Crews warn Honolulu homeless encampment about upcoming sweep

Crews warn Honolulu homeless encampment about upcoming sweep
Published: Aug. 31, 2015 at 9:11 PM HST|Updated: Sep. 2, 2015 at 12:09 AM HST
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Mayor Caldwell displays a notice that will be posted in Kakaako
Mayor Caldwell displays a notice that will be posted in Kakaako

KAKAAKO, OAHU (HawaiiNewsNow) - Notices have been posted. The first phase of enforcement in the Kaka'ako area to clear a growing homeless encampment will begin on September 8.

Crews will first target Ohe and Cook Streets from Ilalo Street to Ala Moana Boulevard. Officials say an estimated 25 - 35 homeless people are living there, but there are enough available beds for each of them in area shelters.

"I'd rather stay out here. It's a lot safer out here out here than in a shelter or in jail. Nobody bothers me out here yet," said 56-year-old John Mantanona, who has been living in Kaka'ako for five years now -- but he says he knows that's about to change.

"Just to keep myself out of jail - I guess I better pick up and go. If not, I've been in prison institution for almost half my life already and I can't see myself going back," Mantanona said.

Officials are hoping enforcement will happen peacefully. In an effort to keep tensions from escalating, plain-clothes Honolulu police officers will be on-hand when crews begin enforcement next week.

"Our officers really know everybody here. They know them by name and everything. They've built that rapport, that relationship, with them -- along with the other businesses in the area as well," said Honolulu Police Major Roy Sugimoto of District 1.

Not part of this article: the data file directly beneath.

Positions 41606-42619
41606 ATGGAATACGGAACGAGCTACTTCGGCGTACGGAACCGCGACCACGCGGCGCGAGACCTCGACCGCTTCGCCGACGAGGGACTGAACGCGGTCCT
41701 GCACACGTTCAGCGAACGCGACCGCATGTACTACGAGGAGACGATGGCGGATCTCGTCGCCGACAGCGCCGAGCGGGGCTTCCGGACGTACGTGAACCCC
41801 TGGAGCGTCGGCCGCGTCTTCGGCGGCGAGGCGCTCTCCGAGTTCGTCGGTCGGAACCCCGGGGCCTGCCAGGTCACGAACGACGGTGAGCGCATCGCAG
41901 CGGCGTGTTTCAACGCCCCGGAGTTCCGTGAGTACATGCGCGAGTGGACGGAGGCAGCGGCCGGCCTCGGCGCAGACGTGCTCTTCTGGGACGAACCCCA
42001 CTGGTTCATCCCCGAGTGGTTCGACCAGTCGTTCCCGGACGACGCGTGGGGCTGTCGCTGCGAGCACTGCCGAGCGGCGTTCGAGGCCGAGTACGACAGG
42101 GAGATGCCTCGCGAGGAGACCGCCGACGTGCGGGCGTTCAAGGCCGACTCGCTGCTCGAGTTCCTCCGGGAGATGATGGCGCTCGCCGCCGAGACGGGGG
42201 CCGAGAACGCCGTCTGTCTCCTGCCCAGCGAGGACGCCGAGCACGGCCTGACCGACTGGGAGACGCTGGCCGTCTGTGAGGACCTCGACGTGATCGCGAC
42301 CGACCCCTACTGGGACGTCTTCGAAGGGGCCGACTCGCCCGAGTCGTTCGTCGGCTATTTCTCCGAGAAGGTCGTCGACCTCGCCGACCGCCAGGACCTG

Cooperation from businesses and all other landowners in the area are key to the plan's success. Enforcement efforts in the past have proven ineffective, primarily because of jurisdiction issues.

"This time around we have everybody behind us -- everybody wanting to make a difference here -- including, the service providers that have conducted a great deal of outreach to try to get these folks placed in housing, whether it be temporary or permanent, and that I think will make a big difference," said Ross Sasamura, the Director and Chief Engineer of the City and County of Honolulu's Department of Facility Maintenance.

In addition to the fliers that were posted Tuesday, they'll also be distributed over the next week in English, Chuukese, Marshallese, and Samoan.

"We're trying our best to communicate in the many languages that we can and make sure that with the best resources, the best information -- we can get people off of the streets and into housing and shelter as fast as possible," said Jun Yang, the Executive Director of the Mayor's Office of Housing.

Alvin James has already started packing. He's disappointed to be moving again after being displaced from the Moiliili area earlier this week.

"I heard that you could come out here and put a tent and no one would bother you, now I come out here and find out they're going to sweep the joint the next week. I don't want to be here for no sweep. I'm going to go back up to University and deal with the cops up there. They can arrest me up there," 52-year-old James said.

"I don't want to be a part of this mess. They're going to need bulldozers to get these people out of here. They can't just run them out. It's not going to be like a sweep before. They've never been dug in like this before," described James.

Officials say when crews come through September 8, all homeless individuals who are still here will be given the time to gather their belongings. They'll also be provided with a Homeless Help Card, which has numbers for criticial resource -- like shelters and medical care --  and a document pouch for storing important paperwork -- like IDs or social security cards.

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